In cooperative driving tasks, the computation time of algorithms is vital to ensure safety and efficiency. We focus on the time performance of the proposed framework in this part, and we only consider the onramp scenario for evaluating computation time because the time complexity of the algorithm in the two scenarios is equal. All experiments were conducted using Julia programming language on Windows 10 operating system with Intel CORE i710750H CPU. Meanwhile, BenchmarkTools.jl package is used to precisely evaluate the computation time performance [49].
As Figure 8 shows, the computation time of the proposed method mainly depends on the population size of MODEA, while the number of CAVs in CR has little effect on the computation complexity, which means that we can control the computation time flexibly by setting the population size of the algorithm manually.
Meanwhile, the influence of computation time on the traffic system should be discussed. First, safety is always the most primary goal to be achieved. The impact of computing time on safety considerations will be reflected in the safe gap . The can be roughly revised with the time consumption :where is used for ensuring safety under any circumstance, so that will be changed in simulations in terms of equation (22).
Then, we carry out a series of simulations using the same trace data exported from SUMO to compare the performance of the control framework under different computation delays. In the test, the delay caused by computation varies from 0.1 s to 0.4 s, while DFS is chosen to get solutions. Figures 9(a) and 9(b) show the time consumption and energy consumption under different circumstances. On average, the FCFS rule will outperform the proposed framework in the time consumption aspect when the computation delay reaches 0.3 s, and it will have almost identical performance in the electricity consumption aspect when the computation delay reaches 0.4 s.
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8. Conclusions
Over the last few years, many methods have been put forward in the cooperative driving field, but the controllability of optimization objectives and the efficiency of algorithms are still difficult to deal with. Based on the combination of evolutionary algorithm and machine learning technique, this study proposes an intelligent framework that considers both the delay and the energy consumption of vehicles. An encoding approach of CAVs is implemented, and a passing sequence of CAVs is approximately regarded as a sentence in natural language so that the TextCNN can be applied to extract features. Compared with other frameworks, it has some significant advantages:(i)Controllability and flexibility: the optimization objectives and computation time can be adjusted manually, and it can be instrumental under different design requirements.(ii)General applicability: similar to FCFS protocol, the framework can be applied in different cooperative driving scenarios such as intersection and onramps.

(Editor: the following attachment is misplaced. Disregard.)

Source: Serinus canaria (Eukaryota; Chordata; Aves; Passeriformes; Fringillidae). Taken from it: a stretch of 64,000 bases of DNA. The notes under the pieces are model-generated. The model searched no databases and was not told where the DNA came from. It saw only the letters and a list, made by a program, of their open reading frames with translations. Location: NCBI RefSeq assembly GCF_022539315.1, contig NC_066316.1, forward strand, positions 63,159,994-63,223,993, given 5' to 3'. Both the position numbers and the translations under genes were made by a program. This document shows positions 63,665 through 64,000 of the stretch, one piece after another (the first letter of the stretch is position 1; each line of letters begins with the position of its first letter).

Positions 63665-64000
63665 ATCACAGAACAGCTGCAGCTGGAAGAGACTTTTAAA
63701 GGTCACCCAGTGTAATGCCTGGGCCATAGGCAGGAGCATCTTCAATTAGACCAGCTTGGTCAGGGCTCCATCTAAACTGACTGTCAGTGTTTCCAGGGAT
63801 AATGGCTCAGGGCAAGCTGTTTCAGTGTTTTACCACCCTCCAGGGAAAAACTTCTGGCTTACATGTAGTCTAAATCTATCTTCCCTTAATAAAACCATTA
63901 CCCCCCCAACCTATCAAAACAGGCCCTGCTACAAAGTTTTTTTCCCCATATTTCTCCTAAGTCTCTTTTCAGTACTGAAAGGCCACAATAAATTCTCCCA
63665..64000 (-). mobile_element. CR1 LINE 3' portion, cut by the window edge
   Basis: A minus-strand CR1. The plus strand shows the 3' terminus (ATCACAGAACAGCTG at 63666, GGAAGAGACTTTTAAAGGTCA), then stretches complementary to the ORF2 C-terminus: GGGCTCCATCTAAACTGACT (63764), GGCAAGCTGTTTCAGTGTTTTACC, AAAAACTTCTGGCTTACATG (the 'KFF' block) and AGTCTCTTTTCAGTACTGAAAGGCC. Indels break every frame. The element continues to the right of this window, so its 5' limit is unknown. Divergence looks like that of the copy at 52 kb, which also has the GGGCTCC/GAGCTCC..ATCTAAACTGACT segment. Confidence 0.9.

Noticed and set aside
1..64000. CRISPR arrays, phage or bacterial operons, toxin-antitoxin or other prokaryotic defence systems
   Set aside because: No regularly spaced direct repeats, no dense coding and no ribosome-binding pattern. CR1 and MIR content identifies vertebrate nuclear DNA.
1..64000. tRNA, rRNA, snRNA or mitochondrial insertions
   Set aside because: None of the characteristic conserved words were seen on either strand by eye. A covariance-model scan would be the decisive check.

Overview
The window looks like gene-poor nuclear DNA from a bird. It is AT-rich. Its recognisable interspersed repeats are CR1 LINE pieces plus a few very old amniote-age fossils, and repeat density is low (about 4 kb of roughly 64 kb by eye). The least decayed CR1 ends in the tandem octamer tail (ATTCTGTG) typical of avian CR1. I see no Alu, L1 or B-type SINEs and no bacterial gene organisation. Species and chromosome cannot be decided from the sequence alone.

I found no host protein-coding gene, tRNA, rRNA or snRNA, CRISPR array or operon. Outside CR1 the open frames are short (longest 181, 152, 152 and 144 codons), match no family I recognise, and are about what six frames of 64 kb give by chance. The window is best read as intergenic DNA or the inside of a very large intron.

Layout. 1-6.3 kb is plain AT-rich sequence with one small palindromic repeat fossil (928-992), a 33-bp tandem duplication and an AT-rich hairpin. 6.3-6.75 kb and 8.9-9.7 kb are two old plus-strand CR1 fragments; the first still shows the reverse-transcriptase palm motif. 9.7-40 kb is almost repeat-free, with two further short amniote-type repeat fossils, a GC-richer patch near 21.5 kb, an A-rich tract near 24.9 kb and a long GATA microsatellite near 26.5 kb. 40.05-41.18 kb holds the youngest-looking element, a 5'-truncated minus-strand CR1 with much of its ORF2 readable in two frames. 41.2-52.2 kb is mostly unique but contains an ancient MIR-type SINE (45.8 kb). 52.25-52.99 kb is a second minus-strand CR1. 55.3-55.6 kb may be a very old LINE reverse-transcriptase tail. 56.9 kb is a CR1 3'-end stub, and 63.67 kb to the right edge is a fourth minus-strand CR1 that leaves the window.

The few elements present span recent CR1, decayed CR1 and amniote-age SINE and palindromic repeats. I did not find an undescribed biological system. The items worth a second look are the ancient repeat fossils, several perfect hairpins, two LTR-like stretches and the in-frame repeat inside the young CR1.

In future research, a more concrete vehicle control method is supposed to be studied for practicability. Moreover, the neural network this study implements can only deal with a finite number of cases because the input length for the network is fixed. Therefore, the maximum number of CAVs must be assigned, and the zero paddings will be used if the number of CAVs is less than the predefined maximum length. Hence, the form of the neural network and CAV encodings can be further studied for better performance; for example, the encoderdecoder structure can be applied to study the cases of different numbers of CAVs. Finally, the lanechanging behavior of vehicles and pedestrian crossing rules can be considered in the system. However, a more complex but more realistic system will be put before us to study.
Data Availability
The data used to support the findings of this study are produced by simulations.
Conflicts of Interest
The authors declare that there are no conflicts of interest regarding the publication of this paper.
Acknowledgments
This study was supported in part by the Key R&D Program of Jiangsu Province in China (No. BE2020013), the Opening Project of Key Laboratory of Intelligent Transportation Systems Technologies, Ministry of Communications, P.R. China (Grant No. 20208501), and the R&D Project of China Communications Construction Company (Grant 2019ZJKJZDZX022). The work of the first author was supported in part by the Postgraduate Research & Practice Innovation Program of Jiangsu Province (Grant No. SJCX21_0062).